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ICER and Pharmaceutical Manufacturers: Allies or Adversaries?

September 11, 2019


Written by: Sara McGahan Temitope Coker

Executive Summary:

  • Since its founding in 2006, ICER has become an influential organization in the drug pricing and US healthcare landscape
  • ICER reports have been increasingly leveraged by payer organizations in coverage decisions; further, pharma has increasingly engaged with ICER when launching a product or announcing a new drug price

CBPartners’ take:

  • ICER is emerging as an influential player in drug pricing by rallying public opinion, and pharmaceutical manufacturers have increasingly engaged with the organization with varying degrees of success. It may become more common for pharmaceutical manufacturers to collaborate with ICER in earlier stages of clinical development to optimize the data available for the cost-effectiveness analysis.

Question: What do hedge funds, Hepatitis C, and headaches all have in common?

Answer: All three have played an important role in the short, but intriguing history of the Boston-based non-profit Institute for Clinical and Economic Review (ICER).

ICER considers itself an “independent watchdog on drug pricing” in the US. The organization has captured public attention for several of its drug evaluations. These evaluations have been for products in disease spaces such as high cholesterol, cystic fibrosis, oncology, and rare diseases.

It is interesting to consider how ICER’s evaluations may frame manufacturer decision-making, as pharmaceutical manufacturers can tout an ICER endorsement as a proof of their position. But before diving into the relationship between ICER and pharma, it may first be helpful to understand how ICER has evolved since its founding in 2006.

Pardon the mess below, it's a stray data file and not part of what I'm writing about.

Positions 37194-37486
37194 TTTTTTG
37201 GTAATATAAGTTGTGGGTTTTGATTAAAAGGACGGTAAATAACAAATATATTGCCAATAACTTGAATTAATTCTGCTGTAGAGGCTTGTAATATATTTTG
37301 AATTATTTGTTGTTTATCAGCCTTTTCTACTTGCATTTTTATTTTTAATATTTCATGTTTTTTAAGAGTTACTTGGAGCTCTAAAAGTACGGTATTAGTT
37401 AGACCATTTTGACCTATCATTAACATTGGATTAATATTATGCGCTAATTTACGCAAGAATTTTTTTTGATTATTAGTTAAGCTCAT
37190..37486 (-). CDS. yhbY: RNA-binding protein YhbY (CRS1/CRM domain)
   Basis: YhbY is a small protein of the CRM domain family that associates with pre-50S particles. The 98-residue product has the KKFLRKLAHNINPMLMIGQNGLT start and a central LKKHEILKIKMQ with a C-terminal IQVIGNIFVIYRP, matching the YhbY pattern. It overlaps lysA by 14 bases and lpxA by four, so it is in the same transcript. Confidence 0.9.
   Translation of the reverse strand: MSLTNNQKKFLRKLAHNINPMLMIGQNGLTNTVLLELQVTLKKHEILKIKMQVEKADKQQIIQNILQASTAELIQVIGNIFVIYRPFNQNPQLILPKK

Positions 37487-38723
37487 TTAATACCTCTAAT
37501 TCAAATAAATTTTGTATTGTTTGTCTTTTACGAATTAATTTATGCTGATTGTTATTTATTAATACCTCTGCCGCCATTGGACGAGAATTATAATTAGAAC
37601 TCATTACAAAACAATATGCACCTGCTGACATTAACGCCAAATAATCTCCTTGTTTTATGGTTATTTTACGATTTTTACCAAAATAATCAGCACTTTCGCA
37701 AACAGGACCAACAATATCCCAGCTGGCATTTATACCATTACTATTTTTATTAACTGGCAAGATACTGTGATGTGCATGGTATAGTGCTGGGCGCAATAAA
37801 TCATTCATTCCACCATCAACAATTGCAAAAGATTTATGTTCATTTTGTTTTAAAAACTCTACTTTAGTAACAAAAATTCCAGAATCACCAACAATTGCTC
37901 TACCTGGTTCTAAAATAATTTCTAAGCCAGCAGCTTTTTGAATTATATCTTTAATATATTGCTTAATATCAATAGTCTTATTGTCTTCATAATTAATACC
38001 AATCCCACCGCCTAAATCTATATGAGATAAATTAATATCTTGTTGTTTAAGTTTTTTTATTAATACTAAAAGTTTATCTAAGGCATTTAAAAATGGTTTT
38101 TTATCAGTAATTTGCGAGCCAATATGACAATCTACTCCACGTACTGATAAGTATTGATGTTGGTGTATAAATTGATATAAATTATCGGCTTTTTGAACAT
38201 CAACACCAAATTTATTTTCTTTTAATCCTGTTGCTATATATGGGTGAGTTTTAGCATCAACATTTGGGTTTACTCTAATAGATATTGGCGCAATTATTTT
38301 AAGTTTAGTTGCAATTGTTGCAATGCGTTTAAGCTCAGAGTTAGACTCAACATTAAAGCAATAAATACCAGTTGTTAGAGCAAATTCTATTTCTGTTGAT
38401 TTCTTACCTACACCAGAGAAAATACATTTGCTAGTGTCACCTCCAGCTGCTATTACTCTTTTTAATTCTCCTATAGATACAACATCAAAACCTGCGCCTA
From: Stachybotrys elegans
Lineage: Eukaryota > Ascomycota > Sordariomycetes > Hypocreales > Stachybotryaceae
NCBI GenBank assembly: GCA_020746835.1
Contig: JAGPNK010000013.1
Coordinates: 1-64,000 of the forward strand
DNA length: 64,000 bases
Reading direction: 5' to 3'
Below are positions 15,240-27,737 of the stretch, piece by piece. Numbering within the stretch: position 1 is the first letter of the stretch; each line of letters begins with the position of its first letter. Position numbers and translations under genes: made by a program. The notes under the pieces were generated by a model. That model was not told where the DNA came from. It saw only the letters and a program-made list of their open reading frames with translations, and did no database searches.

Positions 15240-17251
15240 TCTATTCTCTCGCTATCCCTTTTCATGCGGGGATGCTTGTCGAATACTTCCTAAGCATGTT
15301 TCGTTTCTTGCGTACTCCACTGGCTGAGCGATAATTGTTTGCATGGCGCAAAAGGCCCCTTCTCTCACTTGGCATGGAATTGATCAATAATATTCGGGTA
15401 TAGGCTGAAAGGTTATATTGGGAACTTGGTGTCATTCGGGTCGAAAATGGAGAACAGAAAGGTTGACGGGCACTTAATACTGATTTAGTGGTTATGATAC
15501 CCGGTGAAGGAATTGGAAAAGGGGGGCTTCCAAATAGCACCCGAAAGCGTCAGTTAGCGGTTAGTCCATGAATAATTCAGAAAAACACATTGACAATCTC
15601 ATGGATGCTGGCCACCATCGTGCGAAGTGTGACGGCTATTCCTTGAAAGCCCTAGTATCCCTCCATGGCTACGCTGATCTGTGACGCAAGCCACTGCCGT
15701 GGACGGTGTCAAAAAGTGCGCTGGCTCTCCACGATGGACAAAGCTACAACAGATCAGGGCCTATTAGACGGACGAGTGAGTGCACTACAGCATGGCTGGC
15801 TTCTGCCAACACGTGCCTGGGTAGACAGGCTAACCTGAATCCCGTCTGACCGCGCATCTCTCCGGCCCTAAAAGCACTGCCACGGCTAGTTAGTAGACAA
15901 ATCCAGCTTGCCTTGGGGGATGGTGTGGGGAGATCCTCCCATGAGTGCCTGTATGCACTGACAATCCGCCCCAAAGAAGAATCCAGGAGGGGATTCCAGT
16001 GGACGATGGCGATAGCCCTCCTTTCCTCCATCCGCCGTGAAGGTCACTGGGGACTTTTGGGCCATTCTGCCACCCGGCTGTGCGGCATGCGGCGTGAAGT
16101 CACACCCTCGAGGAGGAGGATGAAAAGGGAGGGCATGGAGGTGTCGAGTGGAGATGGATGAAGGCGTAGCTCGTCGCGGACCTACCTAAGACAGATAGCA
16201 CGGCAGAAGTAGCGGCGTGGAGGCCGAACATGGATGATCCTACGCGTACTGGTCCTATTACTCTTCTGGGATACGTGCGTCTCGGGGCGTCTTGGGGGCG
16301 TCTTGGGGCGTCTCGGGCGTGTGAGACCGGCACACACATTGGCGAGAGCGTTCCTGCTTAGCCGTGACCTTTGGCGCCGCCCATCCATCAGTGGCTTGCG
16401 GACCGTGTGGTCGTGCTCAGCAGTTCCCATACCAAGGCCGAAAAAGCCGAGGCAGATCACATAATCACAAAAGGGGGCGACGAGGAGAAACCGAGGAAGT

ICER has worked hard to make its opinions publicly known, and as a result ICER reports have been leveraged by some payer organizations in decision-making. CBPartners’ Andrew Gould explores the varying ways in which ICER’s reports have impacted payer organizations in a mini payer advisory-board, which can be watched online here.

In terms of its impact on pharmaceutical manufacturers, ICER has created both opportunities and challenges. Four key case studies highlight the varying strategies manufacturers have pursued in engaging with ICER in the past.




REPATHA™️ (evolocumab, $AMG) and PRALUENT™️ (alirocumab, $SNY and $REGN) are PCSK9-inhibitors indicated to treat high cholesterol and cardiovascular disease. ICER’s initial review in 2015 concluded that both PCSK9-inhibitors were not cost-effective, setting the precedent for a negative public opinion that facilitated the enforcement of heavy payer coverage restrictions of both products. In May 2018, data from the 18,924 patient ODYSSEY OUTCOMES trial allowed PRALUENT™ to score a victory against competitor REPATHA™. PRALUENT™ reduced the risk of major adverse cardiovascular events in high-risk patients and was associated with a lower all-cause mortality rate.

Despite the win on clinical benefit, $SNY and $REGN wanted to convince payers of additional cost savings associated with PRALUENT™️ use. On the same day that the ODYSSEY OUTCOMES clinical trial results were announced, the pharmaceutical manufacturers also announced a further reduction in PRALUENT™️’s net price to align with the range recommended by ICER. $SNY and $REGN had provided ICER with early access to the ODYSSEY OUTCOMES results, which allowed ICER to issue a revised value assessment report for PRALUENT™️ that included the clinical trial data.